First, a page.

Cover Image: The Violence

The Violence

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Member Reviews

Thanks to Random House Publishing Group - Ballantine and NetGalley for the advanced reader copy in exchange for an honest review. I loved the premise of this book and found it to be very enjoyable, although pretty graphic. In a post-Covid world, a new pandemic rages where people randomly break into violent fits and attack whoever is closest to them. The characters were richly developed including Chelsea, a woman who's dealing with domestic abuse on a daily basis and finally decides she's had enough. I'll definitely read more by this author in the future!
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Thank you so much #netgalley and @delilahsdawson for an ARC of The Violence. I want to acknowledge that I don’t tend to read feminist literature all that often. I usually dwell in the rom-com sphere of the literature world. But, recently The Grace Year and Iron Widow have helped me into that world of books. When I was browsing Net Galley’s coffers I saw the cover for The Violence and I knew immediately that whatever the book was about it was going to be amazing. And I was right. 
The Violence follows three generations of women in the same family and how they deal with violence against women. But, abusive relationships are not the only focus in this book. There’s also the outbreak of a mysterious virus across the world. Sound familiar? This virus, however it works, causes people to commit acts of gross violence. So while these three women struggle to cope with, and work to rise above their situations, they are also faced with contraction of and falling victim to pandemic.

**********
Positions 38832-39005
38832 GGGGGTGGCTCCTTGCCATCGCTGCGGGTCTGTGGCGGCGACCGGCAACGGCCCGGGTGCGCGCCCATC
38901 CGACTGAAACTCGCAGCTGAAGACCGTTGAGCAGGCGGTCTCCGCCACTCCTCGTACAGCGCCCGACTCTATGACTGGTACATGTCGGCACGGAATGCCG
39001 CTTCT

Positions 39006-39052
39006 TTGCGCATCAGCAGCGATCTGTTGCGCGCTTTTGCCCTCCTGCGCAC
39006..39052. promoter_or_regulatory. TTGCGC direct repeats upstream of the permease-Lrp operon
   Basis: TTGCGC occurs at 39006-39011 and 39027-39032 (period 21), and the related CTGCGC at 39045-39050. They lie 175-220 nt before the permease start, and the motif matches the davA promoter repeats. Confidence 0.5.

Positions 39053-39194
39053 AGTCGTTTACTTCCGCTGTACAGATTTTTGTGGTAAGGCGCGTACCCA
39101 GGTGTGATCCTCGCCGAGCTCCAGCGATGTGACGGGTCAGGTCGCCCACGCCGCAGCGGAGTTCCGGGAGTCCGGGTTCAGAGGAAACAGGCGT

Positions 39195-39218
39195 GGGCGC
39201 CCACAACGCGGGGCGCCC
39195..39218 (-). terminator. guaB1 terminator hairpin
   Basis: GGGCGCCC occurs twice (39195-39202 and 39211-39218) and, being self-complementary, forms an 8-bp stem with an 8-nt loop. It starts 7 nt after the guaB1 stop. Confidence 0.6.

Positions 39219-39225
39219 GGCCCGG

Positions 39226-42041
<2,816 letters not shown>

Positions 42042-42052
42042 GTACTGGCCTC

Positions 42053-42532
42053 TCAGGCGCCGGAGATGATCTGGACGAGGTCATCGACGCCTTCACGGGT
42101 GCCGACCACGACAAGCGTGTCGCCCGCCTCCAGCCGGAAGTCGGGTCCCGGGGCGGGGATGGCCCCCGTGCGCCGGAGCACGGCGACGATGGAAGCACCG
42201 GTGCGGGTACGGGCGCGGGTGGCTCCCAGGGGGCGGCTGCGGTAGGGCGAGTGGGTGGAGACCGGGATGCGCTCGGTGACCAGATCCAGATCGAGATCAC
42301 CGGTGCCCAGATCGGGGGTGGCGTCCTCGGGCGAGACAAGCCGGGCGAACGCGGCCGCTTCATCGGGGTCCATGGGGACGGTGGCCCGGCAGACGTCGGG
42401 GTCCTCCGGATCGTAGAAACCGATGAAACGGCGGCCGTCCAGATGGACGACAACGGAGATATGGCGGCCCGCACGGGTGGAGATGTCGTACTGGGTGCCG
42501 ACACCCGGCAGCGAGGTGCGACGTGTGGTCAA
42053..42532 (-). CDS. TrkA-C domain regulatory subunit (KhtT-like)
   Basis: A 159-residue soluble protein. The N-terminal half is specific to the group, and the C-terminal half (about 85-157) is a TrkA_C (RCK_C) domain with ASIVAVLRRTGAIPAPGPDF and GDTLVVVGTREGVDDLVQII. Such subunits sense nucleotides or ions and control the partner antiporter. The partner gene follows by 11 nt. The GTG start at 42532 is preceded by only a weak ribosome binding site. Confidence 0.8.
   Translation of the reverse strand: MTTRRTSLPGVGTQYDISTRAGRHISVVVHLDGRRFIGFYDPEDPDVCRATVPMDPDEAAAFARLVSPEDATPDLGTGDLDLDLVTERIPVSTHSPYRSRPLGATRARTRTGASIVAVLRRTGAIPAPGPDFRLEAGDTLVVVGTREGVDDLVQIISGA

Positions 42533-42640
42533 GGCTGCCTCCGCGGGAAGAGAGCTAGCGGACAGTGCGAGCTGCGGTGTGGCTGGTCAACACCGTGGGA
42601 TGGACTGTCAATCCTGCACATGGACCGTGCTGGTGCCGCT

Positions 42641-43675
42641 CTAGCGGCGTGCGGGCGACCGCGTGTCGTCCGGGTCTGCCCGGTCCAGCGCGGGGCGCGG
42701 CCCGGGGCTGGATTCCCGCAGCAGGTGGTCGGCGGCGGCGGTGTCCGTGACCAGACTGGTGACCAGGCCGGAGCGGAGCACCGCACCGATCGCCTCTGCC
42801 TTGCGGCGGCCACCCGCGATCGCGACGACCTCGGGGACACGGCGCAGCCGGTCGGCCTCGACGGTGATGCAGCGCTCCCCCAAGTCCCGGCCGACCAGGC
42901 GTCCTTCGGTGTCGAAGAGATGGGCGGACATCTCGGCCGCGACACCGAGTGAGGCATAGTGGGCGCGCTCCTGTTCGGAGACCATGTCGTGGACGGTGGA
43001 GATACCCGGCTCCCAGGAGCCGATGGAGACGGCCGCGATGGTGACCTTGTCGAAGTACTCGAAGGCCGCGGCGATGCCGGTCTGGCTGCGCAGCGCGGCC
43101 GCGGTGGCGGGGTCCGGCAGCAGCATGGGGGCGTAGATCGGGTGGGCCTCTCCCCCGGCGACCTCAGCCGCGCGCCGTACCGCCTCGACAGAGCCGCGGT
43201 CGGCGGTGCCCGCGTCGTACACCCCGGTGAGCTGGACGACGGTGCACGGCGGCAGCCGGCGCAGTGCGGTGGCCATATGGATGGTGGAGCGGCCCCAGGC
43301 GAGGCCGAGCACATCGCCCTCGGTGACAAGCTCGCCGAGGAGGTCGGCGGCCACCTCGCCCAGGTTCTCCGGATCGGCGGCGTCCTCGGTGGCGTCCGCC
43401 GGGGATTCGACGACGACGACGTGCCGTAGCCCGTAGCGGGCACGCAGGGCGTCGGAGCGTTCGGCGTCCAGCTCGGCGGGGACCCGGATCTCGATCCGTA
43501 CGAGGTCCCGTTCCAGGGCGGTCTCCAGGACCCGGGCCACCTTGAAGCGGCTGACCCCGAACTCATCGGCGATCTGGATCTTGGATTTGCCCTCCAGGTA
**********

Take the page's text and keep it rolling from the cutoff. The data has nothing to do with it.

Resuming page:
The Violence provides pertinent social commentary during a pandemic as well as a look into the trap of domestic violence. It highlights both how women are taken advantage of by predators as well as the systems that allow predators to stay in power. 
To quote the book, “...a bitch is just a woman who doesn’t do what you want and then refuses to feel bad about it”. If this book teaches you anything it’s the importance of being an assertive woman and not backing down in the face of adversity and predatory behavior. Be a girlboss, a gaslight, and a gatekeep. 
Despite the book having an amazing message, I do feel that there were moments when it was too slow and fell into ruts. So I am rating it at 4.5 stars. Nonetheless, this is definitely a must-read for 2022.
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Thank you to Netgalley and the publisher for this ARC.
This book sounded so intriguing.  
I really liked how the author slowly built up the characters.  The ones you love and the ones you love to hate.  There were multiple surprises and the ending was absolutely perfect.
I definitely would like to read more by this author.
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I could not finish this book.  It seemed an interesting concept but unfortunately reads like a personal diary of abuse. Every male character is slimy and abusive. The mothers are all nasty and self-absorbed. The plot simply didn't pick up enough to look past all the awful characters.
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Chelsea seems like your typical trophy wife. White picket fence, two lovely children and a doting husband. But no one knows what happens behind closed doors. Her husband is extremely abusive and Chelsea feels there's no way out - until an outbreak of a mysterious disease causes extreme and uncontrollable violence. If Chelsea plays her cards right, she can get away from her husband and save her girls.